Claim #1 : How could computers less powerful than a modern calculator get us to the Moon?
The know how – in the shape of newtonian based physics calculations – was available as long ago as the 19th Century. What wasn’t available was the technology and industrial processes to manufacture the vehicle to deliver a man to the moon.
The Apollo Guidance Computer, or ‘AGC’, that’s the computer we are talking about here had its genesis in around 1962. The computing power needed for ‘flying’ a vehicle like the Apollo spacecraft was not very great. This may be counter intuitive, but it’s true. The only ‘real-time’ component of software that ran in the AGC was called the ‘Digital AutoPilot’ (or ‘DAP’) and this ran only when there were major propulsive maneuvers going on, or when the spacecraft had to be ‘pointed’ in a particular direction. Thus armed with Newtonian physics, a ‘basic’computer, along with various other instrumentation available in the 1960’s, it was perfectly possible to send men to the moon and back again.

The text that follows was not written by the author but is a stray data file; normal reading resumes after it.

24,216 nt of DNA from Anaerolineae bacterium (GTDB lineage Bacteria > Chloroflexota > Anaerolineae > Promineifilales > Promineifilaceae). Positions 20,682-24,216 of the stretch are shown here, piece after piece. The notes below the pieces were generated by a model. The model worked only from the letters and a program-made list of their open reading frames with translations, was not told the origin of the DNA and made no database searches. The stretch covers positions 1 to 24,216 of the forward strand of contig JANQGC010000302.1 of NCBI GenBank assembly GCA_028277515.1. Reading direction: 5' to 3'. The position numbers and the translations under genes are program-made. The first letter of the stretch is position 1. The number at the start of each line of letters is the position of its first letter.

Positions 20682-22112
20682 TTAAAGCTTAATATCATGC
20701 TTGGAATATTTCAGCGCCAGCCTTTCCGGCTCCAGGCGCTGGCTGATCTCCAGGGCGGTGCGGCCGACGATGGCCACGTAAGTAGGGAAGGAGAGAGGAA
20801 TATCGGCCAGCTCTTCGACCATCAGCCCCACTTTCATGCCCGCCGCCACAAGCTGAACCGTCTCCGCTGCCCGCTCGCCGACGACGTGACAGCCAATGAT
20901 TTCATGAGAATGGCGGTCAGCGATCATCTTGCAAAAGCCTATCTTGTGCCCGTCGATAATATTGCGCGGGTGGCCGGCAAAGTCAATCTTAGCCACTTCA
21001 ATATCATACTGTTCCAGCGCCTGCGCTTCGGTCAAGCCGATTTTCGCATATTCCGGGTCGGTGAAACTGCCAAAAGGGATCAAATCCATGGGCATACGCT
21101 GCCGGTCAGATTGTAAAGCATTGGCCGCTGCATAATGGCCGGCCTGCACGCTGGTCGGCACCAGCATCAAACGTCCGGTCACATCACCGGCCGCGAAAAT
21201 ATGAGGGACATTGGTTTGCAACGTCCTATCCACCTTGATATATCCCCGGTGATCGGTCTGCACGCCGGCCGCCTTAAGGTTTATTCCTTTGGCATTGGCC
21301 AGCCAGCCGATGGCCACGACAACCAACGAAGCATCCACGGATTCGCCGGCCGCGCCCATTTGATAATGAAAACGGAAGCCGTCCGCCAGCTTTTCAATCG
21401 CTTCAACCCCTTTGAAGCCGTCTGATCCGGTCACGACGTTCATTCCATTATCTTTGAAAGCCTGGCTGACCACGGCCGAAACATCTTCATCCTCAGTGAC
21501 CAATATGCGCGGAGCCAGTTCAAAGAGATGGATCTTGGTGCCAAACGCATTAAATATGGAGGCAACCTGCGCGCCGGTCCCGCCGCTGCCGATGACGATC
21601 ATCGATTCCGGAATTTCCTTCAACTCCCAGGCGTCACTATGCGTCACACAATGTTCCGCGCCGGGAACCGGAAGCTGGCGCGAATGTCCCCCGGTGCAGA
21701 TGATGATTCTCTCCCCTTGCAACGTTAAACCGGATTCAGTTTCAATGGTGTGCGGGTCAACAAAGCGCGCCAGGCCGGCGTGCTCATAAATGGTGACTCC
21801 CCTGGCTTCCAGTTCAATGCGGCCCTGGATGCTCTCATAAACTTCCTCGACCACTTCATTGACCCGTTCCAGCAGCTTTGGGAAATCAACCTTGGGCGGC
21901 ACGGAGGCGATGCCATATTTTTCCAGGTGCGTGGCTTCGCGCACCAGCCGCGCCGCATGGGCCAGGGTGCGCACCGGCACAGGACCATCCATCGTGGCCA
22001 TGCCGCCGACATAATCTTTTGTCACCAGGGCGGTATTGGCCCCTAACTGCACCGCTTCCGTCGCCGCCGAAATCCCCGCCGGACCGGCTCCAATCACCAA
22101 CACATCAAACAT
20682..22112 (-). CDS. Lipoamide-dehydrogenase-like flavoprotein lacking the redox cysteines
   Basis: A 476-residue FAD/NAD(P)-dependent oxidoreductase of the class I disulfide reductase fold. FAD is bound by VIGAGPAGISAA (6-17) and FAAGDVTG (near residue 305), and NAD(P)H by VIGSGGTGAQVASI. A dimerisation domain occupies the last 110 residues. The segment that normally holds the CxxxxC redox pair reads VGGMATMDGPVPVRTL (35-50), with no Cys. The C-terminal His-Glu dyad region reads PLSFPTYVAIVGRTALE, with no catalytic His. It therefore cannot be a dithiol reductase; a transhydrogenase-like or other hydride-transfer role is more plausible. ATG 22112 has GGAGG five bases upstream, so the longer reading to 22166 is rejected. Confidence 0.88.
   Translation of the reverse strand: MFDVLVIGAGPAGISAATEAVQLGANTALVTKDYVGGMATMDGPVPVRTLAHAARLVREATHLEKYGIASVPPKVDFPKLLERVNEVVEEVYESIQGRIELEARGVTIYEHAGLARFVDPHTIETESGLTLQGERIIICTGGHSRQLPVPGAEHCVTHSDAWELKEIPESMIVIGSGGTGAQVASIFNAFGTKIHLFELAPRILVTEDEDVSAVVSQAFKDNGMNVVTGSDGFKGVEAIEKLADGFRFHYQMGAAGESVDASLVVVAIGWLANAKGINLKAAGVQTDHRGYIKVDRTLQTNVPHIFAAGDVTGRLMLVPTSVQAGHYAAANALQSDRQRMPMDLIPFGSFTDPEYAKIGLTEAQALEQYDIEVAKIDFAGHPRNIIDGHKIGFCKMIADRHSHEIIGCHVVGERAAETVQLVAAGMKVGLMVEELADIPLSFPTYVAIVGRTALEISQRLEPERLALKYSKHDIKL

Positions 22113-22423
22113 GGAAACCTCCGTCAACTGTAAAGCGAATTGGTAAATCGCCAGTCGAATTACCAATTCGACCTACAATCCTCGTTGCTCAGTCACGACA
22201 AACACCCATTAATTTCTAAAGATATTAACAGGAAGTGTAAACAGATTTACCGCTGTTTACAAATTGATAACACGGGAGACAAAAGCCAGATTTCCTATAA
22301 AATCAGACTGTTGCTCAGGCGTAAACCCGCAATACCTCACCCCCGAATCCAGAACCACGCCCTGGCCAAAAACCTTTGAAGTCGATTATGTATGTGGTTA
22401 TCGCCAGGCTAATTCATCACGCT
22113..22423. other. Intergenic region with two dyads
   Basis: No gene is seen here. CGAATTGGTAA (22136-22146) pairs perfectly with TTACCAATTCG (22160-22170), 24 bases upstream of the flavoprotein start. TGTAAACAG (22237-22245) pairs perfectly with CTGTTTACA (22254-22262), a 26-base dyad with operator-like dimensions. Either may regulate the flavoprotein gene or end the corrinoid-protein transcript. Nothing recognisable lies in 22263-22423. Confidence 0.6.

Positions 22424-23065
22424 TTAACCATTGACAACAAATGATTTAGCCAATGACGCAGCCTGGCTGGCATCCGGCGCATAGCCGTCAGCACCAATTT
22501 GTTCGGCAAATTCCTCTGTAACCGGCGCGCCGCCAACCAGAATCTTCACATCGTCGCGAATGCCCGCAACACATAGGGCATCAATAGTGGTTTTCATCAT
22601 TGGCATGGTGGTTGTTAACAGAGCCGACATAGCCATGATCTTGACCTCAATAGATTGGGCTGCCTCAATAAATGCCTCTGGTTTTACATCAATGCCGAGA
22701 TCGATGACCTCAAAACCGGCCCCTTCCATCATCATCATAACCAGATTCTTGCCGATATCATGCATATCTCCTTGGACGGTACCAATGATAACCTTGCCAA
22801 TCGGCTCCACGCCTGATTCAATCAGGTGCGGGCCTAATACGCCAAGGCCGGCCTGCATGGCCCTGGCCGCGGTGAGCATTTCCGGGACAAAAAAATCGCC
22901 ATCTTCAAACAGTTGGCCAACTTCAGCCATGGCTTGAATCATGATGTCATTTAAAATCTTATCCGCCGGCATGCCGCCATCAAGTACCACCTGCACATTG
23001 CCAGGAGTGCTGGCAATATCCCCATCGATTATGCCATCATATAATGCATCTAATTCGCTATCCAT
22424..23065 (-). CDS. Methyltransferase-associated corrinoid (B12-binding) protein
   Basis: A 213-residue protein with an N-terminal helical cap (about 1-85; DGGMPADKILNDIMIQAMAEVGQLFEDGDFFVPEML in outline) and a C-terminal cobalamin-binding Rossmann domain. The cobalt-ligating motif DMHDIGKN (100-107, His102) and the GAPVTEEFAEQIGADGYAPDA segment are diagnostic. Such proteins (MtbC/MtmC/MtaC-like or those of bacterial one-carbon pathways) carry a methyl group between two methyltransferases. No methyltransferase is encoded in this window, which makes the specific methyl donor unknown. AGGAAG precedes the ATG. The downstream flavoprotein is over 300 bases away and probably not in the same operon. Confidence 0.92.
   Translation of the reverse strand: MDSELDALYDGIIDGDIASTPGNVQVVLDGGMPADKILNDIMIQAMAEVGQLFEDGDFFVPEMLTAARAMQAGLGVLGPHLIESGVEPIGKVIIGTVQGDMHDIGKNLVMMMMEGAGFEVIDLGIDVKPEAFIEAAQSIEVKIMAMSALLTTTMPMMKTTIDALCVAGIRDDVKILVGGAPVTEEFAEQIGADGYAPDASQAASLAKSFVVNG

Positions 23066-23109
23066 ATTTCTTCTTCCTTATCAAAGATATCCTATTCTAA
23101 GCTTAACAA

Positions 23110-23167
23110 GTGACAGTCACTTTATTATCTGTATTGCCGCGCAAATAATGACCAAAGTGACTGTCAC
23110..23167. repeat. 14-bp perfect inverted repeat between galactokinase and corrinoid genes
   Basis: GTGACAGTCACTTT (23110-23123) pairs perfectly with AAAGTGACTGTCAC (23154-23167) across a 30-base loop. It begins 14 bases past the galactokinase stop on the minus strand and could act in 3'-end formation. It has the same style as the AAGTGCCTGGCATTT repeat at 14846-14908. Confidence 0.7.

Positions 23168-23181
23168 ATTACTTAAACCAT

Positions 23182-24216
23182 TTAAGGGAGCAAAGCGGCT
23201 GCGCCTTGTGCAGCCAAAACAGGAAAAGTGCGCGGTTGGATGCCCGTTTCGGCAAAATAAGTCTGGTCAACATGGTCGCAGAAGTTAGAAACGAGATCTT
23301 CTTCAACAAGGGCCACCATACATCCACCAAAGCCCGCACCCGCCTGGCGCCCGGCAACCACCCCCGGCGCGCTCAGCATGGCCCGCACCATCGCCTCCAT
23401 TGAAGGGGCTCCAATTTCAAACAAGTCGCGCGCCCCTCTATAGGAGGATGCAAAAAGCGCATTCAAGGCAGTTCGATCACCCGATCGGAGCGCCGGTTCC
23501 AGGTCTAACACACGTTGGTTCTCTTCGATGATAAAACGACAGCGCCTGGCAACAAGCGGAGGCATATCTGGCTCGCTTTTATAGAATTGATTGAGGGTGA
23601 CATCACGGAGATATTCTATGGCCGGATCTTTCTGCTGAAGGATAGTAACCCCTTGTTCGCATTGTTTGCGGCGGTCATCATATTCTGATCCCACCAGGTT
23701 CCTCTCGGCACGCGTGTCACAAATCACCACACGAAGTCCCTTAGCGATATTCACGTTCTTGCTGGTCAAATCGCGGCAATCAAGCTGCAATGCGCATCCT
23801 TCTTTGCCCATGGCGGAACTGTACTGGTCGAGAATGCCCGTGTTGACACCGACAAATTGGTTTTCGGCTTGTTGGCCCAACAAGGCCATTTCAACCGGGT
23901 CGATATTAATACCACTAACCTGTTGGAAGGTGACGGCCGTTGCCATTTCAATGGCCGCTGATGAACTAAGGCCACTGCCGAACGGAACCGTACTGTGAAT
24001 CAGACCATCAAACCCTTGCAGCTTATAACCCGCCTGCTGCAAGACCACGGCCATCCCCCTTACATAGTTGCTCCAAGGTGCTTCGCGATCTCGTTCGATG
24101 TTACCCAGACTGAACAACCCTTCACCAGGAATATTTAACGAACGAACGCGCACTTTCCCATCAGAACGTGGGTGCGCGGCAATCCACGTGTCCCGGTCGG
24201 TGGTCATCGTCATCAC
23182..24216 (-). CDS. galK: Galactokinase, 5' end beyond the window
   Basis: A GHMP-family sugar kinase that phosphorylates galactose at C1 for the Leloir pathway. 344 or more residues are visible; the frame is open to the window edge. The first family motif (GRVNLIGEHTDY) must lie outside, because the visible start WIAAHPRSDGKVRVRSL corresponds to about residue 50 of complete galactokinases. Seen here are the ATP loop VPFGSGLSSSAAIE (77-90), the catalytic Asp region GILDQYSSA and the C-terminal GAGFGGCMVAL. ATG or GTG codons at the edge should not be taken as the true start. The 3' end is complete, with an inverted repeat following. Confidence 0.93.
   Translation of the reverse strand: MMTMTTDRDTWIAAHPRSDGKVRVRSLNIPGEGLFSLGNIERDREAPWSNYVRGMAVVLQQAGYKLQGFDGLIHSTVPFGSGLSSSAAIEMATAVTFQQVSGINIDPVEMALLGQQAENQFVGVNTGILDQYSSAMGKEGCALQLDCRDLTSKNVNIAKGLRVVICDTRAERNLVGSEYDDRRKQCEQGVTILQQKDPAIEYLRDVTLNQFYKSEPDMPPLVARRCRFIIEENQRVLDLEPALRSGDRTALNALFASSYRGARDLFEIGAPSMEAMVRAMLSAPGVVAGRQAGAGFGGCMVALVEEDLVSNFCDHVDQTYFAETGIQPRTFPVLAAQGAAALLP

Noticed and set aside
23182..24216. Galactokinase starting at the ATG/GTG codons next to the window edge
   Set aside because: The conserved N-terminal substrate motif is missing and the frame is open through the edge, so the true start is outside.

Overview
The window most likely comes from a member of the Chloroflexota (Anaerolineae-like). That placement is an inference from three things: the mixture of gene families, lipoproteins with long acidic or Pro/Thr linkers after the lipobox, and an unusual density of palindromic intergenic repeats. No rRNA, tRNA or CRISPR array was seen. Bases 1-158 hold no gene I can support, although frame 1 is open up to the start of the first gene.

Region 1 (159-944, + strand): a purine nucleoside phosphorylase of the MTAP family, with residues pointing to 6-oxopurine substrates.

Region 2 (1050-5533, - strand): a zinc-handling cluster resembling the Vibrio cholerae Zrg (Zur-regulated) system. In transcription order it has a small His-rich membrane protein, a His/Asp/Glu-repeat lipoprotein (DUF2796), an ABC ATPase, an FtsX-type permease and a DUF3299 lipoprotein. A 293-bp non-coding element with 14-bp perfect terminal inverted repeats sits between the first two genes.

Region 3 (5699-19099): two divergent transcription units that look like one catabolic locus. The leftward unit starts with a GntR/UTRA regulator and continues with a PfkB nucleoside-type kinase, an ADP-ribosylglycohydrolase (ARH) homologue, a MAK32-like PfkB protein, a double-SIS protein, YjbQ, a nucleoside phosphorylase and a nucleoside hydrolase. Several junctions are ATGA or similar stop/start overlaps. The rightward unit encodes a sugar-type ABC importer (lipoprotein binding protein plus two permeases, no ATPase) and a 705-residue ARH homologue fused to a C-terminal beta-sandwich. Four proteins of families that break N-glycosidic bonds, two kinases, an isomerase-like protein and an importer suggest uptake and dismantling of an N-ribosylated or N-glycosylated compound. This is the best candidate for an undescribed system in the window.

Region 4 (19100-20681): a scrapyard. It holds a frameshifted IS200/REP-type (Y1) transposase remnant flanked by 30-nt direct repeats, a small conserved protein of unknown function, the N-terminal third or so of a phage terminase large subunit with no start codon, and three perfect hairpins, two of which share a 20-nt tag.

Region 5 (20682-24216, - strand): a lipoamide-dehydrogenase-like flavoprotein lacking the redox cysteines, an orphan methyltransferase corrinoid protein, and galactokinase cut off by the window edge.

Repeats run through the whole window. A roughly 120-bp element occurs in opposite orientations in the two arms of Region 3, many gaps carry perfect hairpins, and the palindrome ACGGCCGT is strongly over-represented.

Claim #2 : Who filmed Armstrong?
Footage of the Apollo 11 landings clearly shows Armstrong leaving the lander. If he was the first man on the moon, who was there to shoot it?
This would be quite an astonishing gotcha, if it really was how NASA had accidentally revealed the truth of their hoax. The boring answer is, the lander had an external camera.
Claim #3 : There are no Stars
Why, on a rock with no atmosphere are they not visible? This is, argue conspiracists, is especially convenient for NASA given that the position of the stars would give away that they weren’t on the moon at all.